# Genetic Algorithm- mating method

I noticed in your genetic algorithm example here on the site, that just after mating the best 1/4 with any of the best 1/2, you overwrite that same best 1/2 with the children produced.

// The new generation is in the matingPopulation area
// move them to the correct area for sort.
for ( int i=0;i<matingPopulationSize;i++ ) {
chromosomes[i] = chromosomes[i+matingPopulationSize];
chromosomes[i].calculateCost(cities);
}

The newly created children are moved to the bottom 50% of the population. This effectively kills the lower 50% of organisms that are not well suited.

for ( int i=0;i<matingPopulationSize;i++ ) {
chromosomes[i] = chromosomes[i+matingPopulationSize];
chromosomes[i].calculateCost(cities);
}

but what the code does (at least as I understand it) is produce new children in the bottom 50%, then overwrite the parents, effectively cloning the children.

I implemented your code, minus the overwriting section, and the parents are preserved, then sorted with the new kids. I noticed something interesting though, when the parents are preserved, the algorithm is actually much less effective and seems to get caught at local maxima.

I was wondering if you'd share your thoughts on this? Was overwriting the parents intended, or just a fortunate slip that somehow increases effectiveness? Also, why is this more effective? That is the part that has me most baffled.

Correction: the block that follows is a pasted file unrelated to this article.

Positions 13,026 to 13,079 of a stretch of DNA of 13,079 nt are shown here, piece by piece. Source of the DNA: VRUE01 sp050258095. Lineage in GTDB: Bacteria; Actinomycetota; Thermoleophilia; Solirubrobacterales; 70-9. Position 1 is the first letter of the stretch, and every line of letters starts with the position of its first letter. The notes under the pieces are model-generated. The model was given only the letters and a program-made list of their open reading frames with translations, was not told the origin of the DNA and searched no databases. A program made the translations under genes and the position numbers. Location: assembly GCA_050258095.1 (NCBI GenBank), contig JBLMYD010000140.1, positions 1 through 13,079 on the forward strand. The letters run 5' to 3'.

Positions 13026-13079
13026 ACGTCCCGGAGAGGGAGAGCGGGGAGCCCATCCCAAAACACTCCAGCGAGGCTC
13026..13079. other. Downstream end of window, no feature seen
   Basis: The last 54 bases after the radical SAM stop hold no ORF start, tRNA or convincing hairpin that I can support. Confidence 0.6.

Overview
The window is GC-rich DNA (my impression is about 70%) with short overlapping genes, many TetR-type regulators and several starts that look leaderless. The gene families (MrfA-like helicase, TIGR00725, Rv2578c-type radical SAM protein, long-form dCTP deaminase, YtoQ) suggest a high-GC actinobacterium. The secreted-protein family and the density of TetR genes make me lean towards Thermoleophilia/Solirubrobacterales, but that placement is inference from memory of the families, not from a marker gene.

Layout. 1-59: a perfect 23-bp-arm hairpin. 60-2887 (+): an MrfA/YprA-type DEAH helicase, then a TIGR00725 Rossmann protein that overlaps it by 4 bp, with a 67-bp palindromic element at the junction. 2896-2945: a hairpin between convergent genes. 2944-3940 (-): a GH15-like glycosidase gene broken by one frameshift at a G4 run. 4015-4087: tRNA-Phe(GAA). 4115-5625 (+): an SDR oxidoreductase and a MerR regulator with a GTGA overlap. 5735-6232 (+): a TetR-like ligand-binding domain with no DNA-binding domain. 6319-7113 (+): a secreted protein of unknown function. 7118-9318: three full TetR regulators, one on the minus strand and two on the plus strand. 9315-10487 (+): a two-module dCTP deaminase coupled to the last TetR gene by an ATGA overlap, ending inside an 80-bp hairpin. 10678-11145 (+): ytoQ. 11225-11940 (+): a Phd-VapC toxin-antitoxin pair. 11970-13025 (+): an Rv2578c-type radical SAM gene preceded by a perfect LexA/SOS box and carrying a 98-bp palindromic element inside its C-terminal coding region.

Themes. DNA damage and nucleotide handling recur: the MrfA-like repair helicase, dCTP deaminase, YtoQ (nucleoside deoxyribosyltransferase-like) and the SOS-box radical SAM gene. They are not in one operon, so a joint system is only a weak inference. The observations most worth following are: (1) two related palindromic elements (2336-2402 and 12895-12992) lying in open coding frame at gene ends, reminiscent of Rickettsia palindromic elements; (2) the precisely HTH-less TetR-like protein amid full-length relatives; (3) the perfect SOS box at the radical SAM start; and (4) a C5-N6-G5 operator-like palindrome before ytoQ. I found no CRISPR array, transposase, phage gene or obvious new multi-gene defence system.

Thanks,

Neural Network Forums:

### That example is from the

That example is from the first edition of the book:

http://www.heatonresearch.com/articles/8/page4.html

I did change this method in the 2nd edition. And Encog uses something very similar, though more extensible, to the 2nd edition.

Here is how it works in the first edition.

Say you have 1000 chromosomes. The first 250 are mated with the first 500. This produces 500 offspring. They are stored in the lower 500 locations, while the mating takes place. Then I copy the bottom 500 to the first, and sort only the first 500. At this point we have two copies of the children, one in the lower 500 and the new copy in the first 500. So each generation dies, and only the children remain. This is not the best way to do it, but it does work.

A better method is to let the children replace the lower 500 and then NOT replace the top. Then parents can remain if they are better suited than the children. This is how the 2nd edition works. If you want to modify the 1st edition code to do this, just do the following:

// Mate the chromosomes in the favoured population
// with all in the mating population
for ( int i=0;i<favoredPopulationSize;i++ ) {
Chromosome cmother = chromosomes[i];
// Select partner from the mating population
int father = (int) ( 0.999999*Math.random()*(double)matingPopulationSize);
Chromosome cfather = chromosomes[father];

mutated += cmother.mate(cfather,chromosomes[ioffset],chromosomes[ioffset+1]);
chromosomes[ioffset].calculateCost(cities);
chromosomes[ioffset+1].calculateCost(cities);
ioffset += 2;
}

// The new generation is in the matingPopulation area
// move them to the correct area for sort.
/* for ( int i=0;i<matingPopulationSize;i++ ) {
chromosomes[i] = chromosomes[i+matingPopulationSize];
chromosomes[i].calculateCost(cities);
}
*/

// Now sort the new mating population
Chromosome.sortChromosomes(chromosomes,chromosomes.length);

The key changes are, make sure the first loop calculates the cost for the children. Comment out the copy. Then finally, make sure the entire population is sorted.

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